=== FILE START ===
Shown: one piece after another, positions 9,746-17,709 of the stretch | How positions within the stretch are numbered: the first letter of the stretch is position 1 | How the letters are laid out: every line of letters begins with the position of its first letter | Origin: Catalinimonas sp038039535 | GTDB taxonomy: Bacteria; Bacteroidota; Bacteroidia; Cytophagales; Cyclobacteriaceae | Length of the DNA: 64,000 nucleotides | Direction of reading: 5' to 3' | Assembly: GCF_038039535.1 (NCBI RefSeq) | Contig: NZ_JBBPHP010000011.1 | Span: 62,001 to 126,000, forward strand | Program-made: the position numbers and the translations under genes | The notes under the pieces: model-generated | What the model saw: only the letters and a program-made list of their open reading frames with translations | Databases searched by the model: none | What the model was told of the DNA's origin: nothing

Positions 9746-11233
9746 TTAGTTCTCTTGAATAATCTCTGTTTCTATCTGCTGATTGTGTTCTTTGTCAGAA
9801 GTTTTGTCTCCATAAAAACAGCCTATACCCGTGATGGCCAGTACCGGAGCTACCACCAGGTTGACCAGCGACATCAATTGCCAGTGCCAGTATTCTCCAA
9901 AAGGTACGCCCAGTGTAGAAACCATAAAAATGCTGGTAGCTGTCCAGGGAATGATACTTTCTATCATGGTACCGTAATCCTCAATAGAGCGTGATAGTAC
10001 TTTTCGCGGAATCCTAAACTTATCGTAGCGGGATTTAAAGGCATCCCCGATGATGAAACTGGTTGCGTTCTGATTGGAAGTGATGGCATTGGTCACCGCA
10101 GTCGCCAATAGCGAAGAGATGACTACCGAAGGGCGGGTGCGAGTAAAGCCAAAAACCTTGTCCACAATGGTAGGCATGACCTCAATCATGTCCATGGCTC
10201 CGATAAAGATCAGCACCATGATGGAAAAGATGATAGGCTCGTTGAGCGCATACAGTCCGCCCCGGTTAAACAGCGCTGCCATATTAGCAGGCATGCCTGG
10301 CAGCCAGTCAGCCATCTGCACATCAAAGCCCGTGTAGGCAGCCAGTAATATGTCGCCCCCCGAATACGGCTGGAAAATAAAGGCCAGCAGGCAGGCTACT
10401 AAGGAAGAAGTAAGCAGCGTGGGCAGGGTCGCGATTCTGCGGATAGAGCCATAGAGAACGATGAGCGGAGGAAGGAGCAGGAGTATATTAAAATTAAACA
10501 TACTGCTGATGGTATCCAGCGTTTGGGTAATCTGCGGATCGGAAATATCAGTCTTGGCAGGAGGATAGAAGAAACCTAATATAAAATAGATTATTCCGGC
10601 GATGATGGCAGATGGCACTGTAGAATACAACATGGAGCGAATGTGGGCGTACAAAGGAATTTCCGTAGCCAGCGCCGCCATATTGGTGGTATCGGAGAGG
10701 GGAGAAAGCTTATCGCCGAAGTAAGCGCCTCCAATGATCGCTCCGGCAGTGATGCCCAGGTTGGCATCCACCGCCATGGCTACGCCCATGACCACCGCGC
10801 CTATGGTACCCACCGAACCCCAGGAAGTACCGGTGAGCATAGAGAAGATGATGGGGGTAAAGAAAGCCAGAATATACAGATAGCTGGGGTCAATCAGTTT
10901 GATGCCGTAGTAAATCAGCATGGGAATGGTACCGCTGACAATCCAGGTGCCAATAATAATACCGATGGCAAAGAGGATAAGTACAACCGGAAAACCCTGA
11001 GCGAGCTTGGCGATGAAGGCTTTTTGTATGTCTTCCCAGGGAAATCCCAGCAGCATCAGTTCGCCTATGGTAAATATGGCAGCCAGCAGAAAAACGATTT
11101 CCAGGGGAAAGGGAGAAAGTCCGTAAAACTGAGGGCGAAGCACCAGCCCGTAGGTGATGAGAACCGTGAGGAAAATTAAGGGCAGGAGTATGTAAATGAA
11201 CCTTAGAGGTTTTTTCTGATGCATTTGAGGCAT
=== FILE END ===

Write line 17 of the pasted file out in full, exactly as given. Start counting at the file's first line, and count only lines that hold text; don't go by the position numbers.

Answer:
11101 CCAGGGGAAAGGGAGAAAGTCCGTAAAACTGAGGGCGAAGCACCAGCCCGTAGGTGATGAGAACCGTGAGGAAAATTAAGGGCAGGAGTATGTAAATGAA